Whole roasted pigs are a celebratory meal in many cultures around the world, including many parts of the UK. In the past this was often done in or over a pit full of hot coals, but today many entrepreneurial companies offer prefabricated pig-roasting sets that make the process relatively easy. For many garden barbecue enthusiasts, the moment of truth comes at the end of the process, when the pig has been successfully cooked and they are faced with the necessity of carving more meat than they've ever seen in one place.
Setting up the carving area
Prepare a suitably large, sturdy surface for carving the pig. A picnic table covered with several layers of aluminium foil will serve the purpose.
Lift the pig by its spit, and move it to the waiting table. This will require at least two people, and perhaps as many as six, depending on the size of your pig.
Remove the spit and any other wires, skewers or bindings from the pig. Bring three large cutting boards to the work area, along with a sharp knife, carving fork and a supply of disposable towels to wipe your work surface clean as you carve.
Cut away the crisp skin, or crackling, from the pig. This can be served out immediately to those of your guests who like it, or kept warm beside the coals until the rest of the pig is carved.
Allow the pig to rest for 20 to 30 minutes before carving. This provides time to finish making and setting out any sauces and side dishes.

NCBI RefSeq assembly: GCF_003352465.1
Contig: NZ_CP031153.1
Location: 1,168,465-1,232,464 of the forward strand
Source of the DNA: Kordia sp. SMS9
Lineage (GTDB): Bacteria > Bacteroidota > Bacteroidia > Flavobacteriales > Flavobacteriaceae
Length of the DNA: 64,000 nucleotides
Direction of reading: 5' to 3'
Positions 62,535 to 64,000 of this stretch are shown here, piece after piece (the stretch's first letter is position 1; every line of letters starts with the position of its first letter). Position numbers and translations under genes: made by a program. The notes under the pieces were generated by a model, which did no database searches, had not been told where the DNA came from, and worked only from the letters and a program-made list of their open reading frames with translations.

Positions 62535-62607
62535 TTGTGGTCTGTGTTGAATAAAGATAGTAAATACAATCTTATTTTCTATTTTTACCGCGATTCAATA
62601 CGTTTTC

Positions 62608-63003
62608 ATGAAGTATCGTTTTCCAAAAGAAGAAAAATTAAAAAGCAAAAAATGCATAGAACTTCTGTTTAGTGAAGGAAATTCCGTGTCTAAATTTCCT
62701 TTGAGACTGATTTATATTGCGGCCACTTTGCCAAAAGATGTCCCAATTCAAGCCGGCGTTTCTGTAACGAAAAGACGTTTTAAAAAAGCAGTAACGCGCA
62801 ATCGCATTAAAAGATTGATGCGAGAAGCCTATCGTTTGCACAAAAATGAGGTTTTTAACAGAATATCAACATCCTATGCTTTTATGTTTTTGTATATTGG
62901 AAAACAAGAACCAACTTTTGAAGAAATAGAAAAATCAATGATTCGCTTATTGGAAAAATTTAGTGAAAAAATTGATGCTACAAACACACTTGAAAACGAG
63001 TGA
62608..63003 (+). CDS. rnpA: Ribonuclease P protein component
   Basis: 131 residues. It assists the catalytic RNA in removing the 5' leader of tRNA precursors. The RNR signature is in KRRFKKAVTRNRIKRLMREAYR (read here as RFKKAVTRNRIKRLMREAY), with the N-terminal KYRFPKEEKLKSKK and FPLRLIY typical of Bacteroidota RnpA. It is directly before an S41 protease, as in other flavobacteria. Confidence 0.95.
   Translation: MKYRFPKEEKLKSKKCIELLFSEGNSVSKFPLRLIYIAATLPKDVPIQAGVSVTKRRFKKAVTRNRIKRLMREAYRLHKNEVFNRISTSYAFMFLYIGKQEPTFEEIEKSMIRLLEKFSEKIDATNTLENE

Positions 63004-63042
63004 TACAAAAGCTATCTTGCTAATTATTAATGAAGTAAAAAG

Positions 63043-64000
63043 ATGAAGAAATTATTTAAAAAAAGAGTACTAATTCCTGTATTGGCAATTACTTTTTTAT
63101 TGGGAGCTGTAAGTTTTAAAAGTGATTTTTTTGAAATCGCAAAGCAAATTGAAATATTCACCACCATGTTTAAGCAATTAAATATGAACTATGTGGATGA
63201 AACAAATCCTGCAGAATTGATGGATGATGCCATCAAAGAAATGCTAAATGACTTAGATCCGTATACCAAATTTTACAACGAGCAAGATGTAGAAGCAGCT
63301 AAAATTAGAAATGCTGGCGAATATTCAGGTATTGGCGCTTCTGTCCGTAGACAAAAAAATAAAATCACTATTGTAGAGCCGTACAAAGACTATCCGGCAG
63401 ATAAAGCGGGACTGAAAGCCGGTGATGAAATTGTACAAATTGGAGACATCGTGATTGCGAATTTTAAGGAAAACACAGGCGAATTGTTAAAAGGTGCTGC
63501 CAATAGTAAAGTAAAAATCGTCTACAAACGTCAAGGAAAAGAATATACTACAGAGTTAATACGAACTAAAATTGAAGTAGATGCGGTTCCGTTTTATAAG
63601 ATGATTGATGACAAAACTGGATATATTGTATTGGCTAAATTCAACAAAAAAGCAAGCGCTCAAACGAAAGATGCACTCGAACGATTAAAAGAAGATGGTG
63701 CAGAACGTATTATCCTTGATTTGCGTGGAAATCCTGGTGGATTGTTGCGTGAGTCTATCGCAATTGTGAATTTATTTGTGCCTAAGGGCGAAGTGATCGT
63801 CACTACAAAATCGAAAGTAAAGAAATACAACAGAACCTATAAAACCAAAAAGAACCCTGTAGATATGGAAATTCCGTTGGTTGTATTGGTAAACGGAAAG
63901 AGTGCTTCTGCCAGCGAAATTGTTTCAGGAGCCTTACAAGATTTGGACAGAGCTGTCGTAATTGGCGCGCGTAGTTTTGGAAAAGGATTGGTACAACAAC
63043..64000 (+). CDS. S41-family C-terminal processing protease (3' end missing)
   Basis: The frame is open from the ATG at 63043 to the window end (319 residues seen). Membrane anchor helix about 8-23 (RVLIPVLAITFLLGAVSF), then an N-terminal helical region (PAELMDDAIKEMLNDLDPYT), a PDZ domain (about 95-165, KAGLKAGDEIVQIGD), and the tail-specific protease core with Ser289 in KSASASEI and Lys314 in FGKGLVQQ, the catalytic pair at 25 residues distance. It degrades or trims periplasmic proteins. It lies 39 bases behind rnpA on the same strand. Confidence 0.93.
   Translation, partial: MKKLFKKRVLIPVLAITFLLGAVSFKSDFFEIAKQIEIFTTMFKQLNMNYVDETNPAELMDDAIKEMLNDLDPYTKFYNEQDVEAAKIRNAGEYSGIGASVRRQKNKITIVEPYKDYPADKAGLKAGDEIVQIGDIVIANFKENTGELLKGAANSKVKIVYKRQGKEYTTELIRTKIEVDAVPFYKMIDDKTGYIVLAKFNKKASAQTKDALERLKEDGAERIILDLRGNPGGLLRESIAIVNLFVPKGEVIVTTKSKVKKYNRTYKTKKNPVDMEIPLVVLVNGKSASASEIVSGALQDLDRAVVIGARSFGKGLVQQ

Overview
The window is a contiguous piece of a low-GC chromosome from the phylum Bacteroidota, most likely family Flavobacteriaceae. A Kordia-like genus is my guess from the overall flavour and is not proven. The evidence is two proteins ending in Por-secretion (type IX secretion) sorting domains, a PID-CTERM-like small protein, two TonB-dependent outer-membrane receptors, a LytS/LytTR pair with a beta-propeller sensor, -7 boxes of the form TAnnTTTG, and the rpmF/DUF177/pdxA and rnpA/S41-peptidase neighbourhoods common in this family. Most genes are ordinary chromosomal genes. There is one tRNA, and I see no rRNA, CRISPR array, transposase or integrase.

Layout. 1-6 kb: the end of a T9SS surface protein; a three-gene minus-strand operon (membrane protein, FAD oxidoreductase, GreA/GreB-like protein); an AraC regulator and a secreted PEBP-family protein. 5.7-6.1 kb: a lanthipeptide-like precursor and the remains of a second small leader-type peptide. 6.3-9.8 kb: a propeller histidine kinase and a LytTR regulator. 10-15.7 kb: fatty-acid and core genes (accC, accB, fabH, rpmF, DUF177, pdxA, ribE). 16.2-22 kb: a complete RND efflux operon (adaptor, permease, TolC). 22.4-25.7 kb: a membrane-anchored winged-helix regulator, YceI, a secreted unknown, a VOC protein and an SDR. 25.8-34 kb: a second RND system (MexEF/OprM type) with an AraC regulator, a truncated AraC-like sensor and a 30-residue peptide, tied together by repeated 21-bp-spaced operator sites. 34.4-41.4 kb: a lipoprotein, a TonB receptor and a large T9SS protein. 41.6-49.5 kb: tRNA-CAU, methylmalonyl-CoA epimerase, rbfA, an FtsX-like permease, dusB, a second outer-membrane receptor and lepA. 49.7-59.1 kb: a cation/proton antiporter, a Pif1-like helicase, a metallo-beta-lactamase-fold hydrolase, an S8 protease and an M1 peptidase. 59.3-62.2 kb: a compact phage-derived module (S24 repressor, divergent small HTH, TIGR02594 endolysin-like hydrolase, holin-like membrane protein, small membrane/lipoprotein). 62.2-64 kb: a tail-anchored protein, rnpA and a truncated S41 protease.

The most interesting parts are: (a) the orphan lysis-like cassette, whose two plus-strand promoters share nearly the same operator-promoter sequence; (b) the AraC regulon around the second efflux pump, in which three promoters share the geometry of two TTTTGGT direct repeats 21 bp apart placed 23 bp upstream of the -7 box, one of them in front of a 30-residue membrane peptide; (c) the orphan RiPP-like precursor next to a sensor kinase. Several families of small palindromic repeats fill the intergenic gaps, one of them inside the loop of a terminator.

Carving the spit-roast pig
Start by cutting away a foreleg and shoulder. Hold the leg on one of your cutting boards and slice the meat across the grain. Rotate the leg as you carve to get the meat from all sides. Wipe your work area with disposable towels as often as necessary to keep it clean.
Slice down along the backbone and then horizontally across the top of the ribs to free up a loin. Place this on your second cutting board, and slice it across the grain into neat, boneless portions.
Cut away a hind leg, and position it on your third cutting board. You may need a second person to hold this for you, depending on the size of the pig. Again, slice the meat across the grain to create a mound of portions on your cutting board.
Have your guests start seating themselves, then break the ribs from the backbone or cut them away with a sterilised saw, or pair of sterilised pruning shears. Separate the ribs and divide them between the three cutting boards. Do the same with the soft, fatty belly meat.
Fill serving platters with pork from all three cutting boards, and either have them served out or place them where your guests can serve themselves. Send your sauces and side dishes to the tables along with the pork.
Repeat the same process on the other side of the pig. Leftovers can be packaged and frozen for later use.
Larger animals are harder to spit-roast successfully. If you have a large crowd to feed, order two smaller pigs rather than one large one.